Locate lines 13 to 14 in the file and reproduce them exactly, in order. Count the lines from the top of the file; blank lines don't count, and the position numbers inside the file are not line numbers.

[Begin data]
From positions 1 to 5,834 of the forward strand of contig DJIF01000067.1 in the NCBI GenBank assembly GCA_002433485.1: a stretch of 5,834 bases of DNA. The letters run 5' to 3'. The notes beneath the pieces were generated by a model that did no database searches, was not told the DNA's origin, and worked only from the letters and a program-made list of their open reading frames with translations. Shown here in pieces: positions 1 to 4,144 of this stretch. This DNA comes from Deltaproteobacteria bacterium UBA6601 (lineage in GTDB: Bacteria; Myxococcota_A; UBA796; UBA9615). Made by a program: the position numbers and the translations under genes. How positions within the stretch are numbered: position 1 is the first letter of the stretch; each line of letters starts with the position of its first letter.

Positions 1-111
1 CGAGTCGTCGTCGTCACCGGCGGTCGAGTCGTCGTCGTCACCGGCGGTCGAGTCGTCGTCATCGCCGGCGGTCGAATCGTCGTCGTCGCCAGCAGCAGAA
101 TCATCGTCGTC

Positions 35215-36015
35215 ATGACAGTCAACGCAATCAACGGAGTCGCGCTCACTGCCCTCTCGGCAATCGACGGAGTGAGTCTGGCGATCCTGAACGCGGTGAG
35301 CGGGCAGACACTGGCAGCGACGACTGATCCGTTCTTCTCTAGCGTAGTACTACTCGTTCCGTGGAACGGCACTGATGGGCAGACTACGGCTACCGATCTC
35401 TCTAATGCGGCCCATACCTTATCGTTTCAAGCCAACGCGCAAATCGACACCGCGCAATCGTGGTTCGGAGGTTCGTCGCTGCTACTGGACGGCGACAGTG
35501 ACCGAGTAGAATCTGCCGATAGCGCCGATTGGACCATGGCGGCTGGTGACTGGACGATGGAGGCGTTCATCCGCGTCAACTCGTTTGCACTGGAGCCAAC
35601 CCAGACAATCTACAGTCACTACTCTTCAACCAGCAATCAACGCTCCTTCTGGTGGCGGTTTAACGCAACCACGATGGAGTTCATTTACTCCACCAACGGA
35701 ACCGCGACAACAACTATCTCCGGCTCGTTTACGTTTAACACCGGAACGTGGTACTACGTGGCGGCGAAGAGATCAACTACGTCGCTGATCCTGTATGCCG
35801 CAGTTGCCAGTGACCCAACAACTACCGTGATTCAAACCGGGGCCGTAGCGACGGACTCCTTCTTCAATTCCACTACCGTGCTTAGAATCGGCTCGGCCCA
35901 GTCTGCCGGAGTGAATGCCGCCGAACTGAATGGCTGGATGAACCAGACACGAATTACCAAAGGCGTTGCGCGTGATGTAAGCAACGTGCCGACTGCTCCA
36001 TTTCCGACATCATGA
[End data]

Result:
35901 GTCTGCCGGAGTGAATGCCGCCGAACTGAATGGCTGGATGAACCAGACACGAATTACCAAAGGCGTTGCGCGTGATGTAAGCAACGTGCCGACTGCTCCA
36001 TTTCCGACATCATGA